In November 2013, Castro was approached by Julie Logan, program director for KFSR, the non-commercial public radio station operated on campus. What Castro thought was a one-time request to appear on a segment was actually a request for Castro to have her own weekly program.
“As a radio programmer, I immediately recognized an opportunity for both KFSR and Fresno State,” Logan said. “Mrs. Castro is in a unique position of having her finger on the pulse of the university.”
After some brainstorming sessions with Shirley Armbruster of the university’s communications office, Castro recognized that the show could be a way to tell the stories of individuals committed to the campus. First Lady’s Focus airs Sundays at 10 a.m. and will enter its second year in January.
Lynnette Zelezny, provost and vice president of Academic Affairs, was an early guest.
“She’s able to make people feel so comfortable,” Zelezny said. “And Mary is tireless. She’s largely at every Fresno State function to help our campus.”
Many of those functions are held at University House, the official residence of Fresno State presidents and their families. It was the site of KFSR Fest, the first-ever summer benefit concert series to support the campus radio station, and is where the Castros host an annual reception coinciding with Christmas Tree Lane. More recently they opened their home to a barbecue for new faculty and their families.
“We enjoyed meats prepared by our meat processing facility by students on our campus, ping pong tables and a bounce house,” Castro said.
Castro believes that inviting faculty members’ families to campus functions is important. When a faculty member is newly hired or returns for another academic year, the entire family is affected, she said. It’s fitting to start the year with all of them attending.
“She wants to address people in the context of the family,” Zelezny said. “It’s a powerful message she’s sending.”
As chair of the psychology department, Zelezny worked closely with Castro on the establishment of the Autism Center @ Fresno State. She said Castro played a key role in sealing the university’s partnership with Valley Children’s Hospital, a relationship that led to the opening of a satellite autism center at the Madera medical facility in July.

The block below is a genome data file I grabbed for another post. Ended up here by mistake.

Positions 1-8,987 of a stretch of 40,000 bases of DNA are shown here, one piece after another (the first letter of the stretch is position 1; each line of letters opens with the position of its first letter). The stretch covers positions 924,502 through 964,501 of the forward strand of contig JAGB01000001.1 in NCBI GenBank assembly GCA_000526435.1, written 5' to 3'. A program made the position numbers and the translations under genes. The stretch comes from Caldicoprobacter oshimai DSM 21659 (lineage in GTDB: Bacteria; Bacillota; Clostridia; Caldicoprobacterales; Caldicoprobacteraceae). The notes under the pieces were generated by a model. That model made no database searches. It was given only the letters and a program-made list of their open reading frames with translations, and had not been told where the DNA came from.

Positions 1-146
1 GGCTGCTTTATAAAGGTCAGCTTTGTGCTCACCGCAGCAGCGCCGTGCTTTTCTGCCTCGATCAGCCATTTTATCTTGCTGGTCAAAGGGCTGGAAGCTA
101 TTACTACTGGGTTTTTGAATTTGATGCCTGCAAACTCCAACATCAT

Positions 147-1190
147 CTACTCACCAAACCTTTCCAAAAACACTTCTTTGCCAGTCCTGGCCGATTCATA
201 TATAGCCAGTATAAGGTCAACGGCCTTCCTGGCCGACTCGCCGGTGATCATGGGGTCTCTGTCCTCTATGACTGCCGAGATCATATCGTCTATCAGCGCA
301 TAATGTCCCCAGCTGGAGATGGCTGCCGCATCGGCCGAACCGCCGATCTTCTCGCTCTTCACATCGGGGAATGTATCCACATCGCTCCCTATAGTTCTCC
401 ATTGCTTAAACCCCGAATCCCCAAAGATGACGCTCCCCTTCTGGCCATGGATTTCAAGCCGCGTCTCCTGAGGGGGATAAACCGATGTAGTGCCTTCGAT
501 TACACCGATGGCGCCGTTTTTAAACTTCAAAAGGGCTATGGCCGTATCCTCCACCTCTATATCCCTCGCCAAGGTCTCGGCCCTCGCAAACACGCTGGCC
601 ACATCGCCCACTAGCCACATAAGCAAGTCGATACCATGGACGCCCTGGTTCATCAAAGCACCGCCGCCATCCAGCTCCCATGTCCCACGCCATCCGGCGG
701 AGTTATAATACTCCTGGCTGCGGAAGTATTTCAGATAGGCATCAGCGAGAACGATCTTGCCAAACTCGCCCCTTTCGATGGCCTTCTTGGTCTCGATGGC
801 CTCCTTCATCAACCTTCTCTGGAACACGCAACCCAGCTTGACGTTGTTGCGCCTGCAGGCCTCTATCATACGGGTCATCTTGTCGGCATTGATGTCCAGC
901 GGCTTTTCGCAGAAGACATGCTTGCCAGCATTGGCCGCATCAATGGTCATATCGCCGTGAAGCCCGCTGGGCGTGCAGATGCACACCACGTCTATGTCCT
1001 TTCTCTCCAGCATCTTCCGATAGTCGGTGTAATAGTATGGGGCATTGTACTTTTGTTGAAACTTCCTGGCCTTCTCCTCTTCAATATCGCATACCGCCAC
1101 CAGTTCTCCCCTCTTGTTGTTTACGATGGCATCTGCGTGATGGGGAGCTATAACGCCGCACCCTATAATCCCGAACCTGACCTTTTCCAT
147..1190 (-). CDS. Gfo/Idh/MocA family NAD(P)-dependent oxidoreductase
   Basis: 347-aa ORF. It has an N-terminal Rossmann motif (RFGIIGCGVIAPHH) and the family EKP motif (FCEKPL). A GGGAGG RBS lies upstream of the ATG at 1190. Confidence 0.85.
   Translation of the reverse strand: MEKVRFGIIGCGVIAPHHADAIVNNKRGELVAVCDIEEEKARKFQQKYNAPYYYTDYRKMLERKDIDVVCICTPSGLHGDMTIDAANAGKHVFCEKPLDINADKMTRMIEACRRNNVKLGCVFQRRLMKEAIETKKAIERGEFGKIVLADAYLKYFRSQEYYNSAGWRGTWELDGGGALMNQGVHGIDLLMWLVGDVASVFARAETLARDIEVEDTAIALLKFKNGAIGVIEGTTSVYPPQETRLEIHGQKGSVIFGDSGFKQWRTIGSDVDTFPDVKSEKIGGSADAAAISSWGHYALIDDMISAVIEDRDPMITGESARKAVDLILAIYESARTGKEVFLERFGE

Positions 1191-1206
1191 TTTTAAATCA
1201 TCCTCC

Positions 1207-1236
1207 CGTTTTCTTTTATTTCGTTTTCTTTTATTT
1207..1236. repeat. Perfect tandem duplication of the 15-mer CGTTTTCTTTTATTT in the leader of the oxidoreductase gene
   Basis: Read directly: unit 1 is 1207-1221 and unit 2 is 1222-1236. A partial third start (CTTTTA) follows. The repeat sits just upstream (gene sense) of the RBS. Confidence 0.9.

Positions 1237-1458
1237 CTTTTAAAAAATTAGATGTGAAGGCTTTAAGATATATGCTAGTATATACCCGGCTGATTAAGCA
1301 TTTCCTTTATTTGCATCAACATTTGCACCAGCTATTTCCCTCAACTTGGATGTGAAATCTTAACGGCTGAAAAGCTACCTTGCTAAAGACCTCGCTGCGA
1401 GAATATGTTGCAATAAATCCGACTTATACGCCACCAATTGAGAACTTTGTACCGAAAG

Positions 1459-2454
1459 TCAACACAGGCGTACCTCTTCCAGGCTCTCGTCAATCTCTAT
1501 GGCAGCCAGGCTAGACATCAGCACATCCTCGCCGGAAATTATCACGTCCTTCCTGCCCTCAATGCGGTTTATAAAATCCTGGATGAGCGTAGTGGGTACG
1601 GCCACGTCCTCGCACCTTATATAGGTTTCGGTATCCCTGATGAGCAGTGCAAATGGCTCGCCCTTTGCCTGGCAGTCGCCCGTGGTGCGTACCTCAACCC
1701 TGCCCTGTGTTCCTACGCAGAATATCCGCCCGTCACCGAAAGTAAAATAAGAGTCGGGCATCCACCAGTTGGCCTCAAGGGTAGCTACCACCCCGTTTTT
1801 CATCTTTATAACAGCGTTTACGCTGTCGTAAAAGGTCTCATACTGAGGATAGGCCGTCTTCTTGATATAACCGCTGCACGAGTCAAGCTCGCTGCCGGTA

“It was because of Mary’s passion that we were able to expand,” Zelezny said.
Castro seems to derive particular joy from watching students accomplish their personal and academic goals. Two weeks before the 2014 Latino Commencement Celebration, Castro talked to students who would be receiving awards and other special honors. A few told her that their parents would not be in attendance because they lived too far away, needed to honor other commitments or had passed away.
Castro was determined to make a difference somehow.
On the day of the commencement ceremony, she asked the dean if she could hug the first student who took to the stage.
“I felt overwhelmed with joy for them,” Castro recalled. “I couldn’t hug just one!”
Since then, she has hugged hundreds of graduating students.
“They shake the hand of the president,” Zelezny said, “[but] I’ve seen some of the students jump into her arms. “I think they need it, the encouragement.”
Said Castro, “It’s personal, and it matters that they know we care.” •
Andrew Veihmeyer was news editor of the campus newspaper while pursuing his bachelor’s degree in communication at Fresno State. Most recently, he has worked as a marketing intern for several companies and nonprofits in the Central Valley.